• Damasio H: Human Brain Anatomy in Computerized Images, 2nd edition, Oxford University Press, New York, 2005.
  • Bechara, A, Tranel, D, and Damasio, H. Characterization of the decision-making deficit of patients with ventromedial prefrontal cortex lesions. Brain, 132: p. 1289, 2000. 2009.
  • Allen JS, Bruss J, Mehta S, Grabowski T, Damasio H (2008). Effects of spatial transformation on regional brain volume estimates. Neuroimage 42: 535–547.
  • Naqvi N, Rudrauf D, Damasio H, Bechara A (2007). Damage to the insula disrupts addiction to cigarette smoking. Science 315: 531–534.
  • Fiez JA, Tranel D, Seager-Frerichs D, Damasio H (2006). Specific reading and phonological processing deficits are associated with damage to the left frontal operculum. Cortex 4: 1–20.
  • Allen JS, Bruss J, Brown CK, Damasio H (2005). Normal neuroanatomical variation due to age: The major lobes and parcellation of the temporal region. Neurobiology of Aging 26: 1245–1260.
  • Tranel D, Damasio H, Denburg N, Bechara A (2005). Does gender play a role in functional asymmetry of ventromedial prefrontal cortex?. Brain 128: 2872–2881.
  • Tranel D, Grabowski TJ, Lyon J, Damasio H (2005). Naming the same entities from visual or from auditory stimulation engages similar regions of left inferotemporal cortices. Journal of Cognitive Neuroscience 17 (8): 1293–305.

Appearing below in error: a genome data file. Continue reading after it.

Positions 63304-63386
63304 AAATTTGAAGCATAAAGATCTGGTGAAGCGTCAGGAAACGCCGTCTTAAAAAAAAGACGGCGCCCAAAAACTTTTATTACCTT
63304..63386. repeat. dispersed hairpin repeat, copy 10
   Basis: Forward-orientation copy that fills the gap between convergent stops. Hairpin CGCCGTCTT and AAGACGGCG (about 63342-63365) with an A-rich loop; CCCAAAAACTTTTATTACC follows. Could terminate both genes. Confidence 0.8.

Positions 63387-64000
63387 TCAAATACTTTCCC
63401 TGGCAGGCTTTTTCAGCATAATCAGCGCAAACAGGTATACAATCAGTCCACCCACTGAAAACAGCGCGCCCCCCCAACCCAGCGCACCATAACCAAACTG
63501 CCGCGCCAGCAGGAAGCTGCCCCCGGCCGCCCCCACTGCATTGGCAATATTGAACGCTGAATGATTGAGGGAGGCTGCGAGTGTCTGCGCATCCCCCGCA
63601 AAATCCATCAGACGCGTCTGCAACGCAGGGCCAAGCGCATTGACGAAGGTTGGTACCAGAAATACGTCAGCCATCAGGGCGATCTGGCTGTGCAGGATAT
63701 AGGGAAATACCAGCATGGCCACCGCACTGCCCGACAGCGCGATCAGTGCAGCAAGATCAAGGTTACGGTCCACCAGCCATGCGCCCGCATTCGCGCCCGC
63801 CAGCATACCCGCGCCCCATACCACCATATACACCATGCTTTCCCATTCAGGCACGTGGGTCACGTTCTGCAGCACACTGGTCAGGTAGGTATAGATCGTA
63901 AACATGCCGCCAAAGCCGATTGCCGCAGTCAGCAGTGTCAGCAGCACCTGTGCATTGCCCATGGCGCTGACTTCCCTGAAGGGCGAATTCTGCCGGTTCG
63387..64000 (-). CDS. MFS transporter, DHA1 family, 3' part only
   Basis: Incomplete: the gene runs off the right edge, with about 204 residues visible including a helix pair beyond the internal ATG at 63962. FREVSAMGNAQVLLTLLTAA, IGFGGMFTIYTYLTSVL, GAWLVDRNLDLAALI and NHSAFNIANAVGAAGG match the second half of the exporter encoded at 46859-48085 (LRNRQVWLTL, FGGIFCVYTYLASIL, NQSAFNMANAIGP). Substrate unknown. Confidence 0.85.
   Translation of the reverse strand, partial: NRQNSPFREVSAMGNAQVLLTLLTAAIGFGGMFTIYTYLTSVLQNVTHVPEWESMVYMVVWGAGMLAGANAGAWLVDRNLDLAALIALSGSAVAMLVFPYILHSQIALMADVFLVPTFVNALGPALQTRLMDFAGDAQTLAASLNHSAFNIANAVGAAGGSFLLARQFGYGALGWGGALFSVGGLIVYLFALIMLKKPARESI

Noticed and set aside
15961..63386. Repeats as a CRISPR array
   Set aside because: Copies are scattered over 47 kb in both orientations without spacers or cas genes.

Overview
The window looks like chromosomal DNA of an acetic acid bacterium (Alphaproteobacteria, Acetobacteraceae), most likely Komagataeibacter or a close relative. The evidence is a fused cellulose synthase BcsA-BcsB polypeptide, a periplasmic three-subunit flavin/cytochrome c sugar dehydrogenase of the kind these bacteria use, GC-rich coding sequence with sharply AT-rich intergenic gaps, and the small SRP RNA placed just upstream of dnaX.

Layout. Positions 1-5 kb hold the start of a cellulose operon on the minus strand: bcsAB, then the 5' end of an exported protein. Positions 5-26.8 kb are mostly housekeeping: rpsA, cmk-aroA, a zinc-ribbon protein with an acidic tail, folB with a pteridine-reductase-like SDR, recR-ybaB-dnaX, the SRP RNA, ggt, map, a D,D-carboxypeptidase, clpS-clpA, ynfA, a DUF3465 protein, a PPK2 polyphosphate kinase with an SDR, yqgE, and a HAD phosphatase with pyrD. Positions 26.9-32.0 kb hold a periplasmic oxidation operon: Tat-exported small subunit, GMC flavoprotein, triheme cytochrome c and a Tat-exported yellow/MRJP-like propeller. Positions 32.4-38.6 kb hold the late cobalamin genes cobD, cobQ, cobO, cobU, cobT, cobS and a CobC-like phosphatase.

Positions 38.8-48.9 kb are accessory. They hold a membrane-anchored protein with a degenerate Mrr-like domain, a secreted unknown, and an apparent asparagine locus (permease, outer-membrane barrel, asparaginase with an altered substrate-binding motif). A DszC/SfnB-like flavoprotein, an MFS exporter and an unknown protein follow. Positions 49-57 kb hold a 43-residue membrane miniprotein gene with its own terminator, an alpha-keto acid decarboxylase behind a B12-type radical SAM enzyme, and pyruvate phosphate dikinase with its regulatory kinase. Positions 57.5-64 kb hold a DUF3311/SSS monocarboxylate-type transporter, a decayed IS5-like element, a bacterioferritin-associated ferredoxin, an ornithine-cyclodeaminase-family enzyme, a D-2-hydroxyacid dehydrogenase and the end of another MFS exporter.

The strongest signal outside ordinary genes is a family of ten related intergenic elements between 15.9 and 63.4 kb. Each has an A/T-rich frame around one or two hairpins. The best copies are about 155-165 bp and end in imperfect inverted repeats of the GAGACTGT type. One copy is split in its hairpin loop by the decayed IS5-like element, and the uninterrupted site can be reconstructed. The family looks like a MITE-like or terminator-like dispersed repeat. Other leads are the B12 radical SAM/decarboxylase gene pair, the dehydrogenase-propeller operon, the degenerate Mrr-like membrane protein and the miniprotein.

• Damasio H, Tranel D, Grabowski TJ, Adolphs R, Damasio AR (2004). Neural systems behind word and concept retrieval. Cognition 92 (1–2): 179–229.
  • Semendeferi K, Lu A, Schenker N, Damasio H (2002). Humans and great apes share a large frontal cortex. Nature Neuroscience 5 (3): 272–276.
  • Semendeferi K, Damasio H (2000). The brain and its main anatomical subdivisions in living hominoids using magnetic resonance imaging. Journal of Human Evolution 38 (2): 317–332.
  • Anderson SW, Bechara A, Damasio H, Tranel D, Damasio AR (1999). Impairment of social and moral behavior related to early damage in human prefrontal cortex. Nature Neuroscience 2 (11): 1032–1037.
  • Bechara A, Damasio H, Tranel D, Damasio AR (1997). Deciding advantageously before knowing the advantageous strategy. Science 275 (5304): 1293–1294.
  • Damasio H, Grabowski TJ, Tranel D, Hichwa R, Damasio AR (1996). A neural basis for lexical retrieval. Nature 380 (6574): 499–505.
  • Damasio H, Grabowski T, Frank R, Galaburda AM, Damasio AR (1994). The return of Phineas Gage: Clues about the brain from the skull of a famous patient. Science 264 (5162): 1102–1105.
  • Damasio H, Frank R (1992). Three-dimensional in vivo mapping of brain lesions in humans. Archives of Neurology 49 (2): 137–143.
  • Damasio AR, Damasio H (1992). Brain and Language. Scientific American 267 (3): 89–95.

External linksEdit

Template:Pessoa Prize

This page uses Creative Commons Licensed content from Wikipedia (view authors).

Ad blocker interference detected!

Wikia is a free-to-use site that makes money from advertising. We have a modified experience for viewers using ad blockers

Wikia is not accessible if you’ve made further modifications. Remove the custom ad blocker rule(s) and the page will load as expected.